Kiprop, 28, has been the pre-eminent 1500m runner of the last decade. At 19, he finished second in the Beijing Olympic 1500m but was upgraded to gold a year later after Bahrain’s Rashid Ramzi failed a drug test. He is the youngest Olympic 1500m medalist of all time, according to the OlyMADMen.

Kiprop went on to earn three straight world titles in the 1500m in 2011, 2013 and 2015, matching the feats of retired legends Noureddine Morceli and Hicham El Guerrouj.

He struggled in the 2012 and 2016 Olympics, finishing last in the London final with a hamstring injury and sixth in the Rio final won by American rival Matthew Centrowitz.

“So many emotions running thru me regarding the Kiprop news,” was posted on Centrowitz’s Instagram story Wednesday. “So much I wanna say. Best I collect my thoughts/emotions on this flight & speak on it later.”

Kiprop has targeted El Guerrouj’s world record of 3:26:00, missing the mark by .69 of a second in 2015.

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Asbel Kiprop claims extortion, denies doping after positive drug test

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Kenyan runner Asbel Kiprop, the 2008 Olympic 1500m gold medalist and three-time world champion, said he was the victim of extortion and denied doping Thursday, one day after reports surfaced he tested positive for the banned substance EPO.

“I remain perplexed on how my innocent sample could turn positive on the only time when money was extorted from me,” was posted on Kiprop’s Facebook page and confirmed by Kiprop’s agent in an email as being the Kenyan’s words. “It is not beyond my suspicion that my sample turned positive because I might have remitted less money than I was expected to remit.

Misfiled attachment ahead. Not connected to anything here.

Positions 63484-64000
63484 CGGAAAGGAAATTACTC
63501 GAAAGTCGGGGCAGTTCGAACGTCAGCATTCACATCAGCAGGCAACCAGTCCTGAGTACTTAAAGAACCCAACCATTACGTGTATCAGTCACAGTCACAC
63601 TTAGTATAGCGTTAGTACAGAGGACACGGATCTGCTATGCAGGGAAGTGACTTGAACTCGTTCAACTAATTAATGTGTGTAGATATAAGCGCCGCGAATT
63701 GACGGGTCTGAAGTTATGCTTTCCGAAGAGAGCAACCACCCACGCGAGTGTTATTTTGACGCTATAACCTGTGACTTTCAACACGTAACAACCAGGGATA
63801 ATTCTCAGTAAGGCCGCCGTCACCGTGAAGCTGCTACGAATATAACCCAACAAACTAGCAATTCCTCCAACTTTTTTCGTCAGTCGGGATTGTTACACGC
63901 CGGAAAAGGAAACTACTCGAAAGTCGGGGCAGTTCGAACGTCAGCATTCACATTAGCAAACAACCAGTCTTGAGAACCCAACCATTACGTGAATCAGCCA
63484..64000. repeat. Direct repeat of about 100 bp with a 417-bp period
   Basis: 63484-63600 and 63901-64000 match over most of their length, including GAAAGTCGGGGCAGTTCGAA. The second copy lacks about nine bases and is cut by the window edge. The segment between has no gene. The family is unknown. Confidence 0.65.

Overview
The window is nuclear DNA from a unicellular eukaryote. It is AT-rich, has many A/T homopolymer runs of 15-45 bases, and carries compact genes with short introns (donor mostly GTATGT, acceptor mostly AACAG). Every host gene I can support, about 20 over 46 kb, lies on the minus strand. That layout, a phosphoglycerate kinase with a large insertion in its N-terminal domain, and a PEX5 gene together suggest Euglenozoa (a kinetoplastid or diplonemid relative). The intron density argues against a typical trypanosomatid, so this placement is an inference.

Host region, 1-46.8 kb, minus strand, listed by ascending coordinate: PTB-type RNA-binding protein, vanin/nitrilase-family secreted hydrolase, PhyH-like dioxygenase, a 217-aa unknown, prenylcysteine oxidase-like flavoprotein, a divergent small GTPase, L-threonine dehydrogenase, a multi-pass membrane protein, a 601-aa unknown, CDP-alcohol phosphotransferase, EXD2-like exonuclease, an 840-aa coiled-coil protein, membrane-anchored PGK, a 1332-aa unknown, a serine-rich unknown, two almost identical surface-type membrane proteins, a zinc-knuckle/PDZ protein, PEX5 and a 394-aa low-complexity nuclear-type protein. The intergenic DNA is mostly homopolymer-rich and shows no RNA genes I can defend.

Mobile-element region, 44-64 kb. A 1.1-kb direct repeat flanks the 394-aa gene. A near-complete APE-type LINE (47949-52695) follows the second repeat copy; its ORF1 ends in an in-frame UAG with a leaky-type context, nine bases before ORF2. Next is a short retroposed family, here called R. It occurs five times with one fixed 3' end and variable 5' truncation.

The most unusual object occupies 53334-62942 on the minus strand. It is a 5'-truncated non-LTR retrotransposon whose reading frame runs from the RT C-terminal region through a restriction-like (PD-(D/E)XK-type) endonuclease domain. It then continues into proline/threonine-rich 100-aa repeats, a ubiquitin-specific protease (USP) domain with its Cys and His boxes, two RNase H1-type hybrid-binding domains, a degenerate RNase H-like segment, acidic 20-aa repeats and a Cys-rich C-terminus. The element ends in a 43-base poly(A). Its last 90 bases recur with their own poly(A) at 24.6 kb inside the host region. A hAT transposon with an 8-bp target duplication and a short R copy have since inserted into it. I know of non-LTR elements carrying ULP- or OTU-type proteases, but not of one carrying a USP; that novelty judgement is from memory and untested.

“I have been asked to admit that I doped so that I would be made an ambassador of I.A.A.F [track and field’s international governing body] on anti-doping. I have refused, as this is not only untrue but also a fraud. I do not need absolution on the allegations.”

The IAAF’s independent organization to monitor doping and corruption, the Athletics Integrity Unit, has not responded to a request for comment.

Kiprop said he was informed Feb. 3 that he failed a Nov. 27 drug test.

“I pray to be given the benefit of doubt even as I am cast into this lonely isolation,” was posted on the Facebook page of Kiprop, who has no other publicly announed failed drug tests in a decade of elite racing. “I know it may be impossible to defend myself from any accuser who has made up his mind and who would view my protestations as a mere denial.”

Kiprop, 28, has been the pre-eminent 1500m runner of the last decade. At 19, he finished second in the Beijing Olympic 1500m but was upgraded to gold a year later after Bahrain’s Rashid Ramzi failed a drug test. He is the youngest Olympic 1500m medalist of all time, according to the OlyMADMen.

Kiprop went on to earn three straight world titles in the 1500m in 2011, 2013 and 2015, matching the feats of retired legends Noureddine Morceli and Hicham El Guerrouj.

He struggled in the 2012 and 2016 Olympics, finishing last in the London final with a hamstring injury and sixth in the Rio final won by American rival Matthew Centrowitz.

“So many emotions running thru me regarding the Kiprop news,” was posted on Centrowitz’s Instagram story Wednesday. “So much I wanna say. Best I collect my thoughts/emotions on this flight & speak on it later.”

Kiprop has targeted El Guerrouj’s world record of 3:26:00, missing the mark by .69 of a second in 2015.